Stephen Hamrick demonstrates how poets writing in the first part of Elizabeth I's reign proved instrumental in transferring Catholic worldviews and paradigms to the cults and early anti-cults of Elizabeth. Stephen Hamrick provides a detailed analysis of poets who used Petrarchan poetry to transform many forms of Catholic piety, ranging from confession and transubstantiation to sacred scriptures and liturgical singing, into a multivocal discourse used to fashion, refashion, and contest strategic political, religious, and courtly identities for the Queen and for other Court patrons. These poets, writers previously overlooked in many studies of Tudor culture, include Barnabe Googe, George Gascoigne, and Thomas Watson. Stephen Hamrick here shows that the nature of the religious reformations in Tudor England provided the necessary contexts required for Petrarchanism to achieve its cultural centrality and artistic complexity. This study makes a strong contribution to our understanding of the complex interaction among Catholicism, Petrachanism, and the second English Reformation.
Table of Contents
Contents: Introduction: reformations and reformulations; The Queen's court, the city, and Catholicism; Barnabe Googe and Elizabeth's barbed horse; The almoner and the queen; Gascoigne's royal confessions; Thomas Watson, the Earl of Oxford and Queen Elizabeth; Conclusion Reformation Petrarchanism and the cults of Elizabeth; Bibliography; Index.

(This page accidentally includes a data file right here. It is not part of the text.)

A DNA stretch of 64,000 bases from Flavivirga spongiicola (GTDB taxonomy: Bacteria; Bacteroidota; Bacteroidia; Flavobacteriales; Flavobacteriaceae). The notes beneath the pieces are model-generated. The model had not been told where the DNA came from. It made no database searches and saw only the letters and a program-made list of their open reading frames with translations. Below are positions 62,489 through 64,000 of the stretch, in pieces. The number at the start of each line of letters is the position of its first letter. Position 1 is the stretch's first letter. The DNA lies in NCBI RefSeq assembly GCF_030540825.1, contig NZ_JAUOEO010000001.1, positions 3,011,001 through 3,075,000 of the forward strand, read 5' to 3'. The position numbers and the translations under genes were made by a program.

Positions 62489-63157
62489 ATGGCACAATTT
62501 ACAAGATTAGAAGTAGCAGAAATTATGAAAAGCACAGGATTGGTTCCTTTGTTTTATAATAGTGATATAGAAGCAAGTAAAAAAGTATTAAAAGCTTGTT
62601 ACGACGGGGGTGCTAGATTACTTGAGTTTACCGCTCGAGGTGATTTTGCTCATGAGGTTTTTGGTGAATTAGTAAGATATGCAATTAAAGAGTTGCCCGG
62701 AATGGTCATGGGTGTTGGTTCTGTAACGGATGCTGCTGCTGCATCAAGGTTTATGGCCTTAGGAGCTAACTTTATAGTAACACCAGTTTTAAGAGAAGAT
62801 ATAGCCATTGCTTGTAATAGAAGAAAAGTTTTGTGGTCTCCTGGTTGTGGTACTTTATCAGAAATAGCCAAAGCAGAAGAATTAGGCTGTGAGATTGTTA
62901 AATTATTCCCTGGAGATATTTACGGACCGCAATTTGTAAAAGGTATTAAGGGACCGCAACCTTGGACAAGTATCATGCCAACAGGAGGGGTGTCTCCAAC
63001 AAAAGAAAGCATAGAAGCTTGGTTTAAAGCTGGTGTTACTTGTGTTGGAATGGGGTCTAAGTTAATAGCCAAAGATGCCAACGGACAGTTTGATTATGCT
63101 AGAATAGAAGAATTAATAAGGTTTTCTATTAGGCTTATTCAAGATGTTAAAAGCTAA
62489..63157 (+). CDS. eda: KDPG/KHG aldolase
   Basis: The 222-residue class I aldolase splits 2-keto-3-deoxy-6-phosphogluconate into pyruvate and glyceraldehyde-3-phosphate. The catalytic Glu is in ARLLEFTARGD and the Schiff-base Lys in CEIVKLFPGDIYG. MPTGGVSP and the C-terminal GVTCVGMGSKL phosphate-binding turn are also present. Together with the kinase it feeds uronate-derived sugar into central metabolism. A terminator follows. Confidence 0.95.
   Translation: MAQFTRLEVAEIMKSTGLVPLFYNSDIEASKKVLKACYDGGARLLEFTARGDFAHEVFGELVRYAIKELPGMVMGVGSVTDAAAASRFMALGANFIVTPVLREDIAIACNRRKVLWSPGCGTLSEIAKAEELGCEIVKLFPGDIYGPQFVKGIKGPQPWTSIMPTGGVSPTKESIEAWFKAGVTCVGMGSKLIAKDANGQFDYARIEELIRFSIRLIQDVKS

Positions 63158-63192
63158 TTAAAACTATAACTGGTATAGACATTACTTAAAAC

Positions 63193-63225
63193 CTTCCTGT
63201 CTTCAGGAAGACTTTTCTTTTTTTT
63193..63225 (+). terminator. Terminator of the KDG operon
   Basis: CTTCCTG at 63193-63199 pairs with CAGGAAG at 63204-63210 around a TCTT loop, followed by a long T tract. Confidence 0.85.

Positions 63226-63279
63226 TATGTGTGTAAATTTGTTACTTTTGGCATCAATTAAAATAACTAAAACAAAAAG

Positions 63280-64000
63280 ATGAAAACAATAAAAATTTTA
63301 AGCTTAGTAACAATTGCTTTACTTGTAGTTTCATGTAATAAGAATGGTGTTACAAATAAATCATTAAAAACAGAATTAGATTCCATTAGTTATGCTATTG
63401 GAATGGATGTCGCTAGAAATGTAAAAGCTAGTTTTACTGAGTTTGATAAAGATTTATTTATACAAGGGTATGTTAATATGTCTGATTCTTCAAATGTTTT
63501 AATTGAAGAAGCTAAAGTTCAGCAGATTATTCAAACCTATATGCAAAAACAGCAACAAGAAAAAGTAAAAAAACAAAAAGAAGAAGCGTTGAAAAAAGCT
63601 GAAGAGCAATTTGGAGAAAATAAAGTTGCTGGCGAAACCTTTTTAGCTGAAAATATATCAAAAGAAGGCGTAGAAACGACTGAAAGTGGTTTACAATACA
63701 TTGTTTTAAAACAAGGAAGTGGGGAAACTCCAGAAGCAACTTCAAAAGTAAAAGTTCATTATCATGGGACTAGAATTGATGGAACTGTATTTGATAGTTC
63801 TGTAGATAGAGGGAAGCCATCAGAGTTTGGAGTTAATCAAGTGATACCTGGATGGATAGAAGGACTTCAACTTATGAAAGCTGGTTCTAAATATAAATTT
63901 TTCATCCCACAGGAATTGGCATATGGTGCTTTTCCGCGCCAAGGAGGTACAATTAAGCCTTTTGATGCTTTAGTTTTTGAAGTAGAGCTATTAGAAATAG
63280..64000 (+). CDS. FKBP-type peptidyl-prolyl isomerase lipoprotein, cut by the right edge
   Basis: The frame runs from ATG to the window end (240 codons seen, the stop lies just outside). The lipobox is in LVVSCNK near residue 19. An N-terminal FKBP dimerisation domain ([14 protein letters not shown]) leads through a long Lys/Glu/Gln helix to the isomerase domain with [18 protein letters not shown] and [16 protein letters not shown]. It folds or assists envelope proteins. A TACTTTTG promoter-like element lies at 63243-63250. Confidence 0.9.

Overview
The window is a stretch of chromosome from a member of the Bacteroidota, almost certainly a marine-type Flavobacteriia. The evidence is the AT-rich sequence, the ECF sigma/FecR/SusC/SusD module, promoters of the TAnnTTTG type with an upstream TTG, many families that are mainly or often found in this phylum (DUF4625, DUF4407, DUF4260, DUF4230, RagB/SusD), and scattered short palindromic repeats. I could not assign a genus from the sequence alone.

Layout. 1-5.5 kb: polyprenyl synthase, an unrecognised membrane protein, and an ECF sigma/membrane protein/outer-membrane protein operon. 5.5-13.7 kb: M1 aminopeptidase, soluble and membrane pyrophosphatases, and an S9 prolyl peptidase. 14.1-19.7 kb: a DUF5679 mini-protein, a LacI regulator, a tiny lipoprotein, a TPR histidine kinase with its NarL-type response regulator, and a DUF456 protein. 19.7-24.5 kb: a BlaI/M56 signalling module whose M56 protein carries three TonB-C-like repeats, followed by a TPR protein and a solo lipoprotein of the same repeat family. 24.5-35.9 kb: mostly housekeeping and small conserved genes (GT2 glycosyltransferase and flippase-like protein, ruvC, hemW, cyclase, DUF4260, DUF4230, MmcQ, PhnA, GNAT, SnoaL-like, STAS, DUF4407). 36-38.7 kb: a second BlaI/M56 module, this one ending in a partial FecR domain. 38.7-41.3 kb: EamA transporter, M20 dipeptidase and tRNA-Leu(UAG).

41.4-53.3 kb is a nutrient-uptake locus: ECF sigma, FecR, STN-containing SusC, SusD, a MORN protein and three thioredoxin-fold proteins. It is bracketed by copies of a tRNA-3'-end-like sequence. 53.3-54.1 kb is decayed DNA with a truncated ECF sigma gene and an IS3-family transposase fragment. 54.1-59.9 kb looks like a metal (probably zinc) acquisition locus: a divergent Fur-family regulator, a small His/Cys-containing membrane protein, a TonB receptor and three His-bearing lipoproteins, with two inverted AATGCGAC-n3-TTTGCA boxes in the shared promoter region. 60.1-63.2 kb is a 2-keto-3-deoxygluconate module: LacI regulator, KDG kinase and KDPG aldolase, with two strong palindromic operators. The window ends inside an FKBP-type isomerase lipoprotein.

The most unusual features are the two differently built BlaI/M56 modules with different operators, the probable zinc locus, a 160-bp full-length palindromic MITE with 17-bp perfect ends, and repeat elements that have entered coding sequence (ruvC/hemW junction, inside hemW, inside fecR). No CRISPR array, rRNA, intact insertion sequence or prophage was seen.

’... a well-researched, exhaustively argued, highly readable and challenging scholarly work. It is essential to both academics and students interested in early Elizabethan Petrarchan poetry, and the religio-political context of the Reformation.’ Parergon 'Hamrick’s study is strong in the range of texts it discusses and for setting them within their political and religious contexts. ... he builds well on recent historical and cultural studies that show the pervading influence of Catholic sensibilities within Elizabethan England.' Catholic Historical Review 'With these poets, Stephen Hamrick features men from across the spectrum of religious beliefs current in early Elizabethan England, and shows how they both celebrated the queen and drew upon religious imagery to promote the majesty of her office and of her person. Hamrick is to be congratulated on making the roots of the cult of the virgin queen in the second half of Elizabeth's reign more intelligible.' Sixteenth Century Journal '[Hamrick's] book paints a broader canvas in which a range of beliefs, practices and institutions associated with traditional religion - processions, ritualism, the sacrifice of the Mass, confession, hagiography, purgatory and Catholic funerary rites - are deployed by writers operating within the genre of love poetry or deploying the Petrarchan mode. For this reason alone, it should be essential reading for anyone interested in English Petrarchanism.' Journal of Northern Renaissance 'Hamrick's book is bold, fluent and well-crafted. It opens up new vistas of textual investigation and it ought to be read by every student of the period's literature.' Early Modern Literary Studies